Michigan Bell Telephone Co. v Climax Telephone, No. 5:97-CV-197.

CourtUnited States District Courts. 6th Circuit. United States District Court (Western District Michigan)
Writing for the CourtQuist
Citation121 F.Supp.2d 1104
PartiesMICHIGAN BELL TELEPHONE COMPANY, d/b/a Ameritech Michigan, Plaintiff, v. CLIMAX TELEPHONE COMPANY, et al., Defendants.
Decision Date12 October 2000
Docket NumberNo. 5:97-CV-197.
121 F.Supp.2d 1104
MICHIGAN BELL TELEPHONE COMPANY, d/b/a Ameritech Michigan, Plaintiff,
v.
CLIMAX TELEPHONE COMPANY, et al., Defendants.
No. 5:97-CV-197.
United States District Court, W.D. Michigan, Southern Division.
October 12, 2000.

Page 1105

Joseph A. Fink, John M. Dempsey, Dickinson Wright, PLLC, Lansing, MI, for Michigan Bell Telephone Company dba Ameritech Michigan, Inc., pltfs.

Gary L. Field, Harvey J. Messing, Loomis, Ewert, Parsley, Davis, et al., Lansing, MI, David A. Voges, Sharon L. Feldman,

Page 1106

Jennifer M. Granholm, Attorney General, Public Service Division, Lansing, for Climax Telephone Company, John G. Strand, John C. Shea, David A. Svanda, Commissioners of the Michigan Public Service Commission (In Their Official Capacities and not as Individuals), defts.

OPINION

QUIST, District Judge.


Plaintiff, Michigan Bell Telephone Company, d/b/a Ameritech Michigan ("Ameritech"), filed this action pursuant to § 252(e)(6)of the Telecommunications Act of 1996 (the "FTA"), Pub.L. No. 104-104, 110 Stat. 56 (1996)(codified as amended in scattered sections of 47 U.S.C.), seeking review of an interconnection agreement (the "Agreement") between Ameritech and Defendant Climax Telephone Company ("Climax") that was arbitrated and approved by the Michigan Public Service Commission (the "MPSC") under §§ 251 and 252 of the FTA. Ameritech sues Climax and MPSC Commissioners John G. Strand, John C. Shea, and David A. Svanda (the "Commissioners"). In Count I of its Amended Complaint, Ameritech alleges that the Agreement violates the FTA by permitting Climax to pay only local call rates for termination of calls that are classified under Ameritech's tariffs as "toll" calls subject to higher toll call rates. In Count II, Ameritech alleges that the MPSC exceeded its authority under the FTA by requiring Ameritech to provide intraLATA toll service to Climax customers. Finally, in Count III, Ameritech alleges that the MPSC's decision to require Ameritech to provide interLATA toll service to Climax's customers violated § 306 of the Michigan Telecommunications Act, M.C.L. §§ 484 .2101 to .2604 ("MTA"). Now before the Court are the parties' motions for summary judgment.1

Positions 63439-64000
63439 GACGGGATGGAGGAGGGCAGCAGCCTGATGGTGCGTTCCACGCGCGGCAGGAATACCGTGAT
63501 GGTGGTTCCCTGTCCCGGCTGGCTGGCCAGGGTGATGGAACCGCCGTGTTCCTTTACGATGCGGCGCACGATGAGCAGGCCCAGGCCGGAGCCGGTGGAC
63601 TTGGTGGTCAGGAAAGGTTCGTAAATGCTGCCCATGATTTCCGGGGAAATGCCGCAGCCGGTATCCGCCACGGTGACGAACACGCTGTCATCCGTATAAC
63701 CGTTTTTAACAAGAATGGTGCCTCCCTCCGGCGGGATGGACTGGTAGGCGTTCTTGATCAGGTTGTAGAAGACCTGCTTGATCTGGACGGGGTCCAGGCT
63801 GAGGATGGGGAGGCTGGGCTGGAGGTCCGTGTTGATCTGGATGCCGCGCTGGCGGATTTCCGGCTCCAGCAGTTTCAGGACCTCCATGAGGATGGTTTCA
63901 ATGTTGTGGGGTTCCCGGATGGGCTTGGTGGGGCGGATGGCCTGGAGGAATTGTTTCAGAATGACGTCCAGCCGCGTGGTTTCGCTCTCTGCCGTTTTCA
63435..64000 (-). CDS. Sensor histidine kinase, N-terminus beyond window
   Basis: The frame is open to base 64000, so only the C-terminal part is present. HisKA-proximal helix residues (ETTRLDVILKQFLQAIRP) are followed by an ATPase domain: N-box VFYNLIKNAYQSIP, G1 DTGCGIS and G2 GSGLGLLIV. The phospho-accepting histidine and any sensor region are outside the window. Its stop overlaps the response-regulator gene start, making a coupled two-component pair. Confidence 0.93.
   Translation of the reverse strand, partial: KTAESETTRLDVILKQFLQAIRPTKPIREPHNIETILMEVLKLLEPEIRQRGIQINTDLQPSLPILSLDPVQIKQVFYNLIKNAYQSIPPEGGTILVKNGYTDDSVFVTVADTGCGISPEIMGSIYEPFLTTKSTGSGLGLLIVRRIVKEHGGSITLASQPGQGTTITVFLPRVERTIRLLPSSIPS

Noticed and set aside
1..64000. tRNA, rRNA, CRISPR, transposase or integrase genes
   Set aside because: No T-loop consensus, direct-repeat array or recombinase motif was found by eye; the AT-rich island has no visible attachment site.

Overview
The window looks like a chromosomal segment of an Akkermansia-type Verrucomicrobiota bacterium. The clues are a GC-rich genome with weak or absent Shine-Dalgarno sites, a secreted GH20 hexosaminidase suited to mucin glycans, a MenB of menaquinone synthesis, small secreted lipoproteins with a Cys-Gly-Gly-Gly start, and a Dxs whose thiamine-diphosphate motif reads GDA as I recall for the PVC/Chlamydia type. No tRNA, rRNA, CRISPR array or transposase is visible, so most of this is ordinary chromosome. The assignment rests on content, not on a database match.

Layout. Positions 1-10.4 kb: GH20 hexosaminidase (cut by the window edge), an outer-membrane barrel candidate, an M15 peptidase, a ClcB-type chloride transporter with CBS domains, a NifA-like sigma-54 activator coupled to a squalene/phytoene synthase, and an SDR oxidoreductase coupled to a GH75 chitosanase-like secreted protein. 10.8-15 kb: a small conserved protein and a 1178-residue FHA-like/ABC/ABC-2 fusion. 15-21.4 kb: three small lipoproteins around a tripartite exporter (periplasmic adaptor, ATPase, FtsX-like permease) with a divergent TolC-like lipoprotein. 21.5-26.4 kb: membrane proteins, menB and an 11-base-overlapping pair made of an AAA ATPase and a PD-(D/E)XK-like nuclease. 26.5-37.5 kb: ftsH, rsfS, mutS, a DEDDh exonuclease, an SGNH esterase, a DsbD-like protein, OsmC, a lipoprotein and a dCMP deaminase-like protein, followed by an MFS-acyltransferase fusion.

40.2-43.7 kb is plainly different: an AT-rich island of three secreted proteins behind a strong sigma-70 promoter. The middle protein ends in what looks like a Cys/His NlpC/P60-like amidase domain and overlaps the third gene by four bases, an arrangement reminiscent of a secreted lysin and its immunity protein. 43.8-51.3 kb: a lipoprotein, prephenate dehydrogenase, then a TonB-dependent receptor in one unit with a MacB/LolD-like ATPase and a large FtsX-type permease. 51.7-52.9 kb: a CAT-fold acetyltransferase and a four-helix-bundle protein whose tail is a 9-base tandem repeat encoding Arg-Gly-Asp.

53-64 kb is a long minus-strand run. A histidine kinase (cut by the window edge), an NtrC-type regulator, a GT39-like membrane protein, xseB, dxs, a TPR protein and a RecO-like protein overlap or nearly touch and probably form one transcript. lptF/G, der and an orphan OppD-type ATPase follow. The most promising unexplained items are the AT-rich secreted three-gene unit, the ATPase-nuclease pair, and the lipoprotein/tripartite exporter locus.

I. Overview and Facts

A. Telecommunications Act of 1996

Congress enacted the FTA in 1996 "[t]o promote competition and reduce regulation in order to secure lower prices and higher quality services for American telecommunications consumers and encourage the rapid deployment of new telecommunications technologies." Pub.L. No. 104-104, 110 Stat. 56 (1996). In particular, the FTA is aimed at introducing competition into local telephone markets, which were traditionally state-sanctioned monopolies. See A T & T Corp. v. Iowa Utils. Bd., 525 U.S. 366, 371-72, 119 S.Ct. 721, 726, 142 L.Ed.2d 835 (1999). In order to encourage competition, the FTA allows startup local exchange carriers ("LEC") to interconnect to an incumbent local exchange carrier's ("ILEC") "existing local networks, to lease elements of existing local networks at reasonable rates, and to purchase the incumbents' services at wholesale rates and resell those services to retail customers." MCI Telecomm. Corp. v. Illinois Bell Tel. Co., 222 F.3d 323, 328 (7th Cir.2000)(citing 47 U.S.C. § 251).

The FTA provides a process to facilitate interconnection between ILECs and new market entrants. First, ILECs and requesting telecommunications carriers must negotiate in good faith regarding the terms and conditions of interconnection agreements. See 47 U.S.C. § 251(c)(1). Among other things, both parties must establish reciprocal compensation arrangements for the transport and termination of telecommunications. See 47 U.S.C. § 251(b)(5). The ILEC is required to provide interconnection "on rates, terms, and conditions that are just, reasonable, and nondiscriminatory, in accordance with the terms and conditions of the agreement and

Page 1107